“So,” says Uncle Shmuel, who having appeared out of nowhere, now miraculously speaks vernacular American English — albeit with a heavy Yiddish accent, “Nice place you got here. I see you keep your animals in your house. That one there sounds like a pig but looks like a dog.”
“They are our pets, Uncle Shmuel. The oinker is Nan. She just makes that sound. She’s kind of old. I think that’s the dog equivalent of ‘oy’.”
“Pets, shmets. Animals. In the house. What’s next? Toilets? Never mind, your life, your choice. Oy.”
“Can I give you something to eat? Tea? Coffee? Cake? If we don’t have it, I can go out and buy some.”
“Are you Kosher?”
“Uh, no. Not Kosher,” and I shiver, remembering the many pork chops that have passed across our dishes. “Oh, wait, here’s my husband. Uncle Shmuel, I’d like you to meet my husband Garry.”
Shmuel looks shrewdly at Garry, then at me. “He doesn’t look Jewish.”
Garry’s eyes twinkle. “But really I am,” he says and deftly pulls a yarmulke out of his pocket. It say “Joel’s Bar Mitzvah” across the back in big white letters. Fortunately, Shmuel doesn’t notice.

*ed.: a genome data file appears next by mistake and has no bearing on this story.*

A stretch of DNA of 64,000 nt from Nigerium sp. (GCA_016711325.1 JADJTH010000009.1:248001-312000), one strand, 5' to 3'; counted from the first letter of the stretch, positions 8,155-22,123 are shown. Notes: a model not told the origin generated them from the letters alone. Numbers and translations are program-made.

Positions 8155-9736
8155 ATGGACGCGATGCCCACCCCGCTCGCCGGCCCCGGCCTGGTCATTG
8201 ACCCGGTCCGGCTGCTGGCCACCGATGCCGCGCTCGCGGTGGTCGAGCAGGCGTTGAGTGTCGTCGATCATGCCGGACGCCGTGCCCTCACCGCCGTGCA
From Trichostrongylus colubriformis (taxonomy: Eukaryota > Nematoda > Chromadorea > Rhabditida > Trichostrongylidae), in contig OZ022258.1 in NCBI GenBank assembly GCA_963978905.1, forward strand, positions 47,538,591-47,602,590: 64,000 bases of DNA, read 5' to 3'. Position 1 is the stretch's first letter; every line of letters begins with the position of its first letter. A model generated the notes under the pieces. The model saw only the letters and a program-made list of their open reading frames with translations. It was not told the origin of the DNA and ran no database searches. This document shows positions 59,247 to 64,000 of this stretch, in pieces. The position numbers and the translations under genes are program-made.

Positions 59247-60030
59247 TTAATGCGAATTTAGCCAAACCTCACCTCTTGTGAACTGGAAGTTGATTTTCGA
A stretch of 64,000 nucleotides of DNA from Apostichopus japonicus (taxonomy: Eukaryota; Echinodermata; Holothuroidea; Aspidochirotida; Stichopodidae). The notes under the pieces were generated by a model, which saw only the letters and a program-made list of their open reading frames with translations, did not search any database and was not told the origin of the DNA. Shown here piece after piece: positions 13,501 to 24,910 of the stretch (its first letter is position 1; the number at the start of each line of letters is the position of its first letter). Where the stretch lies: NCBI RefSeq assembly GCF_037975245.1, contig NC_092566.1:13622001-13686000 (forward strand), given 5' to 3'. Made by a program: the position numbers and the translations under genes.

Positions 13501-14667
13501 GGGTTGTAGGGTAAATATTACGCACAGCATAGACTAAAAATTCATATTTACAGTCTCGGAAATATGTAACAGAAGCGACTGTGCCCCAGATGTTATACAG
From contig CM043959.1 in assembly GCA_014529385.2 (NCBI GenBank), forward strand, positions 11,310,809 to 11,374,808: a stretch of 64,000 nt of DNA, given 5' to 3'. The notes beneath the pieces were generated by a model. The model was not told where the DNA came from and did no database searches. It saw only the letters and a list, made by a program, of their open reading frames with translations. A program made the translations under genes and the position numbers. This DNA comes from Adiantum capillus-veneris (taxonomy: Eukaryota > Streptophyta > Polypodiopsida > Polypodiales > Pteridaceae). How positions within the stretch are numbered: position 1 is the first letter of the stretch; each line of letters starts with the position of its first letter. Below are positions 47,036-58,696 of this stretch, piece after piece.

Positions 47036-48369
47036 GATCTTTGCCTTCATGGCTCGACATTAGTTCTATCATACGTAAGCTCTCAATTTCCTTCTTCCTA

“So,” Shmuel continues after a pregnant pause, “You have problems with the Cossacks?”
“No Cossacks, but lots of politicians,” I reply.
“Cossacks, politicians, there’s a difference?”
“Not so much,” I admit.
“And for a living you do what?”
“We’re retired. But before that, I was a writer. Garry was a reporter. On television.”
“What’s a television?”
I look at Shmuel, realize we are about to embark on an extended conversation, so all I say is: “Oy vay is mir!” Which seems to sum it up.
Oy vay. Can someone set the table?